Knowing the Terms in Your Auto Insurance Policy Can Be Important Following a Car Accident

Car Insurance: What Is Required and What Documents Are NeededIn Virginia, you are required to have certain auto insurance coverages to drive on our state’s roads and highways. Car insurance policies can be complex, and many people purchase them through an insurance adjuster or on an insurance company website. While ideally, you should understand your policy when you buy it, it is critical to know what it means if you are in an auto accident caused by another driver.

Essential Insurance Policy Documents

When you obtain your insurance policy, there are certain standard documents that you should receive. These include the following:

  • Proof of insurance. Your proof of insurance is the small document verifying that you have auto insurance that most people keep in their wallet or glove compartment of their vehicle. It contains basic information like your name and address, the name of your insurance company, vehicle information, and your policy number.
  • Declaration page. The declaration page is a one- to two-page document that summaries the insurance coverages that you have. It will also have the dollar amount of each type of coverage that you purchased.
  • Insurance contract. The insurance policy is a detailed contract that explains what is and is not covered under each type of coverage that you have. Your attorney will want to review your policy and declaration page to determine what insurance coverage you may have, if needed, to fully compensate you for your injuries.

Types of Required and Optional Coverages in Your Insurance Policy

Your insurance policy may provide for both the required coverages that you must have under Virginia law and optional coverages that you may have purchased. Here are some of the terms used to describe these coverages so that you understand them:

  • Bodily injury (BI). Under Virginia law, you are required to have $25,000 per person and $50,000 per accident in BI coverage to pay for any injuries you caused in the collision. You have the option of purchasing additional coverage, and it is best to do so to protect yourself if you are the at-fault driver.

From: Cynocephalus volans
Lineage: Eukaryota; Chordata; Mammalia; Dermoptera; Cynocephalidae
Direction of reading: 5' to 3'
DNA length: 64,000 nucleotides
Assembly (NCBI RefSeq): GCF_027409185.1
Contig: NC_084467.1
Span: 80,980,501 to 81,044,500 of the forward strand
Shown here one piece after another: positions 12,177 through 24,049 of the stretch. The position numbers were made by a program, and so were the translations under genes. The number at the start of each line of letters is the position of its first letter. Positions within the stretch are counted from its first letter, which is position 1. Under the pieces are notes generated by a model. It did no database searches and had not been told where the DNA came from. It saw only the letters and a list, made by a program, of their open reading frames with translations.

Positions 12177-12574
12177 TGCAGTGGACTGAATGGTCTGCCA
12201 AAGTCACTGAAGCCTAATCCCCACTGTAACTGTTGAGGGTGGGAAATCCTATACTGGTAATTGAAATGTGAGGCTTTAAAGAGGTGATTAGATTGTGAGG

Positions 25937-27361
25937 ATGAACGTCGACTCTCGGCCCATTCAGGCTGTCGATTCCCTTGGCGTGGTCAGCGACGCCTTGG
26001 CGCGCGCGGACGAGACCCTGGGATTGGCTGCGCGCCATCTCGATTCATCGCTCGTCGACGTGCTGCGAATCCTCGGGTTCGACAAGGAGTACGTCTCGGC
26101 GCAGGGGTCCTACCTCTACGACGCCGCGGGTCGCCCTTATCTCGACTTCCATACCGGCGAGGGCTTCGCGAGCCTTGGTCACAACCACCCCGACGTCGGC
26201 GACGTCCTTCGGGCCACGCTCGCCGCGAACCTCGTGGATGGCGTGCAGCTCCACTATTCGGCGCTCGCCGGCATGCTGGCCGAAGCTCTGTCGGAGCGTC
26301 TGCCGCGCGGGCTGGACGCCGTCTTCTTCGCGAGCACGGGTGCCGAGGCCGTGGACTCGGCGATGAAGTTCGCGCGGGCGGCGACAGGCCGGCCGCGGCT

• Property damage (PD). This type of insurance is also required. You must have a minimum of $20,000 in PD coverage to pay for damage to any vehicles or property you cause in a crash.
  • Uninsured/Underinsured Motorist Bodily Injury (UM/UIMBI). You are required to purchase 25,000 per person and 50,000 per accident in uninsured and underinsured bodily injury coverage to protect you if the negligent driver has no or too little insurance to compensate you for your injuries. As with BI coverage, you should consider purchasing additional UM/UIMBI coverage.
  • Uninsured/Underinsured Motorist Property Damage (UM/UMPD). You are required to have $20,000 in this coverage in case the other driver does not have insurance or not enough insurance to reimburse you for your property damages.
  • Collision and comprehensive. Collision and comprehensive coverages are optional and protect against property damage in a wreck. Collision coverage pays for property damage caused in an accident, and comprehensive pays for damage not caused by a crash, such as due to fire and theft.
  • Medical payments (MedPay). This is an optional coverage that pays for your medical bills up to the policy limits you purchased no matter who was at fault in causing your wreck.
  • Lost income benefits. Under Virginia law, insurance companies are required to offer lost income benefits of up to $100 per week for 52 weeks, or $5,200, to replace lost wages if you cannot work due to your injuries.

At Tavss Fletcher, we understand the importance of pursuing all avenues of compensation—including under your own insurance policy—if you suffer injuries in a car accident to ensure that you receive all that you deserve. To learn more about your legal options and how we can help, call our office to schedule your free consultation.


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